Collection of George Nolta - 10-24-03
From George Nolta
Floyd invented the process of sowing rice by airplane, which grew into the crop dusting industry. His "Nolta's Flying Service" in Willows, CA also developed the first aerial tanker for fighting forest fires.
During WWII, he was assigned to a special motion picture squadron, where it was their job to make training films for new pilots in the Army Air Corp. For several years after the war, he worked as a pilot for Warner Bros. and M.G.M., flying in such movies as "30 Seconds Over Tokyo", "The Bride Came C.O.D.", "God is My Co-Pilot", and "Thunder in the East"
I don't know the date when Floyd soloed, but I understand he was a member of the Quiet Birdmen, so I presume he qualified.
Nolta's Super Service Station---Formerly Watson's Service Station
Absolutely Latest and most Modern Lubricating Equipment
Tire Repairing and Complete Line of Specialties
Union Oil Products
ASSISTED BY VIVIAN WATSON AND ROSS LOWRY
Bacon - $.13/lb
Bunch vegetables - $.01/bunch (i.e. carrots, beets, turnips, green onions, radishes.)
Purex - $.10/qt.
If you didnít know, Floyd got his name "Speed" by winning an automobile race. I think I have that newspaper clipping and will send it later.
Collection of George Nolta, 2-24-04l
By Sam Stites
It is best not to inspect this ship. If you do, you will never get into it.
2. Climbing into the cockpit:
Do not attempt to enter the cockpit in the usual way. If you put your weight on the lower wing panel, it will fall off, and besides, your foot will go through the wing, probably spraining your ankle. The best way to get into the cockpit is to climb over the tail surface and crawl up the turtle deck. Be sure to brush the squirrel and gopher nests out of the seat. Take care not to cut your hand on the remnants of the windshield.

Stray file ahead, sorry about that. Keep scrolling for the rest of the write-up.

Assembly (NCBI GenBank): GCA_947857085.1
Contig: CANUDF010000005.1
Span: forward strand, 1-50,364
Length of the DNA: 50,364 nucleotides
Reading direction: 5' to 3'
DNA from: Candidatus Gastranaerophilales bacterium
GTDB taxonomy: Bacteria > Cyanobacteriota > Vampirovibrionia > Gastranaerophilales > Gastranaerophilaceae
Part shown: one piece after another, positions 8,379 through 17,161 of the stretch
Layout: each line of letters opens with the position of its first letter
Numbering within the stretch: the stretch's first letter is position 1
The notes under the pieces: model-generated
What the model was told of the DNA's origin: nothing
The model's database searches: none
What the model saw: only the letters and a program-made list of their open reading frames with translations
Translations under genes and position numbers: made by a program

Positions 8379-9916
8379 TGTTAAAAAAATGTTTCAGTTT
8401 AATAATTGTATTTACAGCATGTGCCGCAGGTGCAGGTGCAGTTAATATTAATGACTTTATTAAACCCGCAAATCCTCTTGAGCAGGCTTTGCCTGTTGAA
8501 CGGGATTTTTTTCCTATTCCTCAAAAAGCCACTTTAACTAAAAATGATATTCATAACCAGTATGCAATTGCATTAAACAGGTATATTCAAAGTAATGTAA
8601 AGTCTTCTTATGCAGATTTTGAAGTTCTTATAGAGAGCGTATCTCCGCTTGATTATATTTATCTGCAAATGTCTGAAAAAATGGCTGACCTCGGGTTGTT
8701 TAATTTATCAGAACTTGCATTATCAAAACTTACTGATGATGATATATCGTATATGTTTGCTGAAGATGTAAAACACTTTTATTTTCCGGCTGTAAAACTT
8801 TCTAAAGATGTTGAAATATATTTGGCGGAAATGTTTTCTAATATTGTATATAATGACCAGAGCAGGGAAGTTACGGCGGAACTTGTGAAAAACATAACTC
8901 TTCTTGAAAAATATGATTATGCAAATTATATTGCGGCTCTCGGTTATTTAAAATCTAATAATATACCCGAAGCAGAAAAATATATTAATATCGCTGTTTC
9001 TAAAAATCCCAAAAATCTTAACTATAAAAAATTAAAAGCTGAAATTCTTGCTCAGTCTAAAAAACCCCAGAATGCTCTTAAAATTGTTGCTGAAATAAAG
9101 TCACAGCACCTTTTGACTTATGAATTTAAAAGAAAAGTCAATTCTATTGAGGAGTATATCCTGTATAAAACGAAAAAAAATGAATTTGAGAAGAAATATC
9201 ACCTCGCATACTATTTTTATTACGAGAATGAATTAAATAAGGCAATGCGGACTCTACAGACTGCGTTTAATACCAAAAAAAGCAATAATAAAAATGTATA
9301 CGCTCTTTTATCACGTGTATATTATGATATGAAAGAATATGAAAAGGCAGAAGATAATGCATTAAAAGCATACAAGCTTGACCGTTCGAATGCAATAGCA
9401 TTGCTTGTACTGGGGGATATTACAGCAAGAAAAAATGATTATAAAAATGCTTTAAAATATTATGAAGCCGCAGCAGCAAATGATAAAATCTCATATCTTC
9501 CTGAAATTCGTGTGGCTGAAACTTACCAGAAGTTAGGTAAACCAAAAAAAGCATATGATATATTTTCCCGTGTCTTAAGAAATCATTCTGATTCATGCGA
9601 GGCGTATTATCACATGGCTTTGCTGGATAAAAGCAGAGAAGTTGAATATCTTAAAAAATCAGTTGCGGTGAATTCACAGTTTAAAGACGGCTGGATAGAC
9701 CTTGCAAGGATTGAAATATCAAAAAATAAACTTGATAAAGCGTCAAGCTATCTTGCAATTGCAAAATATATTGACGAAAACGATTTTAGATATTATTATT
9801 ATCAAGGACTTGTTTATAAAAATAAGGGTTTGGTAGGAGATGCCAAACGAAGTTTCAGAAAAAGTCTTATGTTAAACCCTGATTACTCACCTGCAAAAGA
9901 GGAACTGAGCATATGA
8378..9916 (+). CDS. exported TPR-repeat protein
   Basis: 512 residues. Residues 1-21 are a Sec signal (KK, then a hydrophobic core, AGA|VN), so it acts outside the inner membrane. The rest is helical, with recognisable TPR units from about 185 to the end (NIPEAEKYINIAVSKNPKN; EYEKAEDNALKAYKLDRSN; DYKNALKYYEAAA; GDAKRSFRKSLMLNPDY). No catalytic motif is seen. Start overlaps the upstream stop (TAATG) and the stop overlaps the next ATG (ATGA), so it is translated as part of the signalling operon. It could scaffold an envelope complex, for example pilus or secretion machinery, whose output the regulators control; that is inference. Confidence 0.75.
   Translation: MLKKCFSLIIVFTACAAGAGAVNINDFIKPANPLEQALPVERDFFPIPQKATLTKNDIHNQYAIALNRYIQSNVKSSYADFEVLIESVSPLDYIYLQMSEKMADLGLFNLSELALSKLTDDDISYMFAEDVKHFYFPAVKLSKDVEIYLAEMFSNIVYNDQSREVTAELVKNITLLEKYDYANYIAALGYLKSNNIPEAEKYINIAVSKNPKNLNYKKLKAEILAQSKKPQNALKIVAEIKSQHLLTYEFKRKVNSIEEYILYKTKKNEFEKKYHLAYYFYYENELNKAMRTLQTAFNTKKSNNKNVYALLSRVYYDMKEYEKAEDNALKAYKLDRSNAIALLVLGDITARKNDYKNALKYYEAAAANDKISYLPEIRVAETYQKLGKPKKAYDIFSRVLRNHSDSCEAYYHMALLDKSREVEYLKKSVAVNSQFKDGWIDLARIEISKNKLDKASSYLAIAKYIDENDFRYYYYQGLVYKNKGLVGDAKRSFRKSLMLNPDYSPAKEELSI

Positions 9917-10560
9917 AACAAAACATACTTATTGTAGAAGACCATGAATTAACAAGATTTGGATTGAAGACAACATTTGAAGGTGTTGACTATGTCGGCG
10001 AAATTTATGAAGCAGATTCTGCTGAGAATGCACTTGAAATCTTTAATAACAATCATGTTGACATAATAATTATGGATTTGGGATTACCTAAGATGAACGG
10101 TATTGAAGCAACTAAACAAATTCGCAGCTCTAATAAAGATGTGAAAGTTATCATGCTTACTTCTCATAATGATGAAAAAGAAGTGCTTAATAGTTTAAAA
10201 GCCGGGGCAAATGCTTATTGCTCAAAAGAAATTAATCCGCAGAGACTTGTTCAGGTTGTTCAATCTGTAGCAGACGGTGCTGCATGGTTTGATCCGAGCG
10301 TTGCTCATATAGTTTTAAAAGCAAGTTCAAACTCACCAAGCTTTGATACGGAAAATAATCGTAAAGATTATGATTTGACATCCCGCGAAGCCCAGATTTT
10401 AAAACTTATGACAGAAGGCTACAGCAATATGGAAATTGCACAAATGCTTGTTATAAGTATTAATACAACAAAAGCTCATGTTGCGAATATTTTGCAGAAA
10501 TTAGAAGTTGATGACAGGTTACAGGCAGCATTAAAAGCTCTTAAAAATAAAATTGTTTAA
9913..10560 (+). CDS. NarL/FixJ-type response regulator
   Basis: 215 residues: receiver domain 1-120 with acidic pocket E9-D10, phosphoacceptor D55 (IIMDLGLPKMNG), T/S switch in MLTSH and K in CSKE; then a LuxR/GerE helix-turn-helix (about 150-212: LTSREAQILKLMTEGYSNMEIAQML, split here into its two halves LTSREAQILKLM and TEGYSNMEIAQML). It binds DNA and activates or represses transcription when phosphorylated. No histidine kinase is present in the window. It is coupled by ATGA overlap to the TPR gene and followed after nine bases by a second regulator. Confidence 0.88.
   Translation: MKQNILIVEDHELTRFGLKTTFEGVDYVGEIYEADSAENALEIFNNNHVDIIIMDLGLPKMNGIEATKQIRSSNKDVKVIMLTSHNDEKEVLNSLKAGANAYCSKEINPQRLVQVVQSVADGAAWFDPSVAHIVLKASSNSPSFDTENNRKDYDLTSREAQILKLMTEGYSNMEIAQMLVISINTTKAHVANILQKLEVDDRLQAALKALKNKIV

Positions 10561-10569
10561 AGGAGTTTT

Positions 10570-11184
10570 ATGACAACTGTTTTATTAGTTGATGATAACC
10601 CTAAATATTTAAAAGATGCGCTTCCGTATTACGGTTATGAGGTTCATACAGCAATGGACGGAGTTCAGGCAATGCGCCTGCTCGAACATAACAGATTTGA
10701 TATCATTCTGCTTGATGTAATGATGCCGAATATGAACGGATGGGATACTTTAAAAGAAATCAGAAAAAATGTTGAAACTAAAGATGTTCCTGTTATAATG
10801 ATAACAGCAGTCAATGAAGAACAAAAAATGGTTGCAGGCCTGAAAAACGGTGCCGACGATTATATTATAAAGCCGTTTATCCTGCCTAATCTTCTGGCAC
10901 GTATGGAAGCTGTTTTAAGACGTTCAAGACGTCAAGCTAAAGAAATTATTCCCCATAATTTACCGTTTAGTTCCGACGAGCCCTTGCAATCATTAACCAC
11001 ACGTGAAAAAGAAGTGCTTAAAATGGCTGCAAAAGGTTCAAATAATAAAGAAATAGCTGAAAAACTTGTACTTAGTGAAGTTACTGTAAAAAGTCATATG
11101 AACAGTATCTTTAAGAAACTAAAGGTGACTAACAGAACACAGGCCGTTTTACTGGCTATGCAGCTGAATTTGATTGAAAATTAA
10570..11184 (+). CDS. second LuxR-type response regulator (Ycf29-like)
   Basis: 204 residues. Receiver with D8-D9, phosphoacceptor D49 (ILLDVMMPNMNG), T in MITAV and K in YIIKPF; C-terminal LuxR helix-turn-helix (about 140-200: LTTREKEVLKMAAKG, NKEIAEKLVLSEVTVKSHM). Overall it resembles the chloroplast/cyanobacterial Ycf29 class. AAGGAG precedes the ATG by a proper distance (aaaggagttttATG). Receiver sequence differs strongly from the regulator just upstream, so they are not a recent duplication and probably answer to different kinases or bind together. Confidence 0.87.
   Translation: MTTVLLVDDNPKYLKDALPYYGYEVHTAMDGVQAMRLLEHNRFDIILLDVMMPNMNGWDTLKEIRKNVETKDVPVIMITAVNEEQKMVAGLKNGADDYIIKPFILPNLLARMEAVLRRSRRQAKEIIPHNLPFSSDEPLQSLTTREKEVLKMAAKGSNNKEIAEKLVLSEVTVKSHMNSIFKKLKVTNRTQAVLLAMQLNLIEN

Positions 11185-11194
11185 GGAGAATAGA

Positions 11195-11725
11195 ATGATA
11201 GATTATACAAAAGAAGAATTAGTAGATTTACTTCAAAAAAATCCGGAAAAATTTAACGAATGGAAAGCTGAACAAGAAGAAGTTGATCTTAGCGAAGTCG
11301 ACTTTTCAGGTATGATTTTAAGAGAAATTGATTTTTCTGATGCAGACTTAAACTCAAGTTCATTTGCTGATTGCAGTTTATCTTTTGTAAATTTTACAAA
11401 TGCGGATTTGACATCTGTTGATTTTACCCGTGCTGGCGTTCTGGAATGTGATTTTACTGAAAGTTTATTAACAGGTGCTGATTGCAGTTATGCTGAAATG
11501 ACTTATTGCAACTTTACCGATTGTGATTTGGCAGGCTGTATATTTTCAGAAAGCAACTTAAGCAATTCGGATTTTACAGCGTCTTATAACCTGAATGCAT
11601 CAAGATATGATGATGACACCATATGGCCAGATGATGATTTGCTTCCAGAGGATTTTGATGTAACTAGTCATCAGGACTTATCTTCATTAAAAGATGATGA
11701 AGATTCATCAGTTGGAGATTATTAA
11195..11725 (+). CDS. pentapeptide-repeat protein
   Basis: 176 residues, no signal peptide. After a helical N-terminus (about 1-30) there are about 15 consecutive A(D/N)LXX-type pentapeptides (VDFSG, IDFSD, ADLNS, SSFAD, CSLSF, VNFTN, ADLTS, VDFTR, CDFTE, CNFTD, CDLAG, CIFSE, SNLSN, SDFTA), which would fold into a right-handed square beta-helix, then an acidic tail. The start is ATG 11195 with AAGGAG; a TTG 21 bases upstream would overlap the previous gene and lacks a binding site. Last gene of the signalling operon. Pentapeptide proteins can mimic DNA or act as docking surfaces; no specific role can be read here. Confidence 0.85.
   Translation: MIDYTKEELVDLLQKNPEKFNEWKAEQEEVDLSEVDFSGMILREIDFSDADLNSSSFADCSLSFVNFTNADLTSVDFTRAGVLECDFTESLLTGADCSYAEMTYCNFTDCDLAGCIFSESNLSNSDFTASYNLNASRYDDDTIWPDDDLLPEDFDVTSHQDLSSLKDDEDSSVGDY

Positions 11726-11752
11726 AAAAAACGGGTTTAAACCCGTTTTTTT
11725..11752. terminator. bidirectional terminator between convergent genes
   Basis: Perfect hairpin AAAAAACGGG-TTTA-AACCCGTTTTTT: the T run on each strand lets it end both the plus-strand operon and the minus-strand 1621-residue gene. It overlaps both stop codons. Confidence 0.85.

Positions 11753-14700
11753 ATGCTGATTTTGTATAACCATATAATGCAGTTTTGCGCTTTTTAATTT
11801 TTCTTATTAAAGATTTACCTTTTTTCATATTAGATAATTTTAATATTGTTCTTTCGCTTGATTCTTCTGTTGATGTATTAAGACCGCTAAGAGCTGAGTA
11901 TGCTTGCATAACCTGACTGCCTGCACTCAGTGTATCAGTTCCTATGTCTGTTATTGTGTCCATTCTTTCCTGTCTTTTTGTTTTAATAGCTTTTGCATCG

After having carefully lowered yourself into the seat and groped in vain for a safety belt, take a good look at the instruments; both of them. The one on the right is the tachometer. It doesn't work. The other one is an altimeter, and functioned perfectly until 1918, when the hand fell off. Look at them now, for after the engine starts you won't be able to.
4. Starting the motor:
The switch is on the right; it is not connected.' However it gives a sense of Confidence to the mechanic who is pulling the prop through to hear the switch click when you say "switch off". If for some reason the motor does start, don't get out to pick up the unconscious, and bleeding mechanic, he deserved it.
5. Warming up:
Don't warm up the motor. It will only run a few minutes anyway, and the longer it runs on the ground, the less flying time you have. After the throttle is opened, do not expose any portion of your person beyond the edge of the cowling. It is no fun to have you face slapped by a flying rocker arm or to be peppered by small bits of piston rings, valves, etc., that are continually coming out of what were once exhaust stacks.
6. The Take-off:
The take-off is in direct defiance of all the laws of nature. If you have a passenger, don't try it.
7. The Flight:
After you have dodged through the trees, windmills, and chimneys until you are over the lake, you will see a large hole in the left side of the fuselage. This hole is to allow the stick to be moved far enough to make a left turn.
8. The Landing:
The landing is made in accordance with the laws of gravity. If the landing gear doesn't collapse on the first bounce, don't worry, it will on the second. After you have extracted yourself from the wreckage and helped the spectators put out the fire, light a cigarette and with a nonchalant shrug, walk (don't run) disdainfully away.
via email from George Nolta, 8-27-05
1. On Tues., Feb. 17, 1942, a short article said:
"NOLTA HEADS WORK OF REMOVING SIGNS - Floyd Nolta, local flier, has been
designated by the Civil Aeronautics Authority, to be in charge of work of
removing identification signs here, which might aid enemy aviators. Most of
such signs, Nolta said, are on rooftops."